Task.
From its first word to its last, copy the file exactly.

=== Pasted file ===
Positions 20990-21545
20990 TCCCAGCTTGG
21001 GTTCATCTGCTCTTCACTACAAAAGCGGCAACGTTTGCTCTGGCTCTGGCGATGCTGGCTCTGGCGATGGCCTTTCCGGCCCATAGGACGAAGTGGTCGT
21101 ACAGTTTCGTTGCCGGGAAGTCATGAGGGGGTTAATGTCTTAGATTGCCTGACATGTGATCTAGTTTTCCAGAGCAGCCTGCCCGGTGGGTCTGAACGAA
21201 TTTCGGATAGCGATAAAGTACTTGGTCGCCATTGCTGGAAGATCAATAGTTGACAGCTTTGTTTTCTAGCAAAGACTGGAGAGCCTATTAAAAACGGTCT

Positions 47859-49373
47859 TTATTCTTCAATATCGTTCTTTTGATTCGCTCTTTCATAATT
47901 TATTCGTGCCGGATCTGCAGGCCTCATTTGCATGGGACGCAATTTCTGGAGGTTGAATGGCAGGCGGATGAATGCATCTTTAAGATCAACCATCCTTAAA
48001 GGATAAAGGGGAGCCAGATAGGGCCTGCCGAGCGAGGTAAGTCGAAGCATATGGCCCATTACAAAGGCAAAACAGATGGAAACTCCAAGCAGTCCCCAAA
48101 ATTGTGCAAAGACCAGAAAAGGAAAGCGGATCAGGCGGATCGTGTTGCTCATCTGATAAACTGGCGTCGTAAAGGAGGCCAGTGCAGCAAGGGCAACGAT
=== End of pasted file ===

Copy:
Positions 20990-21545
20990 TCCCAGCTTGG
21001 GTTCATCTGCTCTTCACTACAAAAGCGGCAACGTTTGCTCTGGCTCTGGCGATGCTGGCTCTGGCGATGGCCTTTCCGGCCCATAGGACGAAGTGGTCGT
21101 ACAGTTTCGTTGCCGGGAAGTCATGAGGGGGTTAATGTCTTAGATTGCCTGACATGTGATCTAGTTTTCCAGAGCAGCCTGCCCGGTGGGTCTGAACGAA
21201 TTTCGGATAGCGATAAAGTACTTGGTCGCCATTGCTGGAAGATCAATAGTTGACAGCTTTGTTTTCTAGCAAAGACTGGAGAGCCTATTAAAAACGGTCT

Positions 47859-49373
47859 TTATTCTTCAATATCGTTCTTTTGATTCGCTCTTTCATAATT
47901 TATTCGTGCCGGATCTGCAGGCCTCATTTGCATGGGACGCAATTTCTGGAGGTTGAATGGCAGGCGGATGAATGCATCTTTAAGATCAACCATCCTTAAA
48001 GGATAAAGGGGAGCCAGATAGGGCCTGCCGAGCGAGGTAAGTCGAAGCATATGGCCCATTACAAAGGCAAAACAGATGGAAACTCCAAGCAGTCCCCAAA
48101 ATTGTGCAAAGACCAGAAAAGGAAAGCGGATCAGGCGGATCGTGTTGCTCATCTGATAAACTGGCGTCGTAAAGGAGGCCAGTGCAGCAAGGGCAACGAT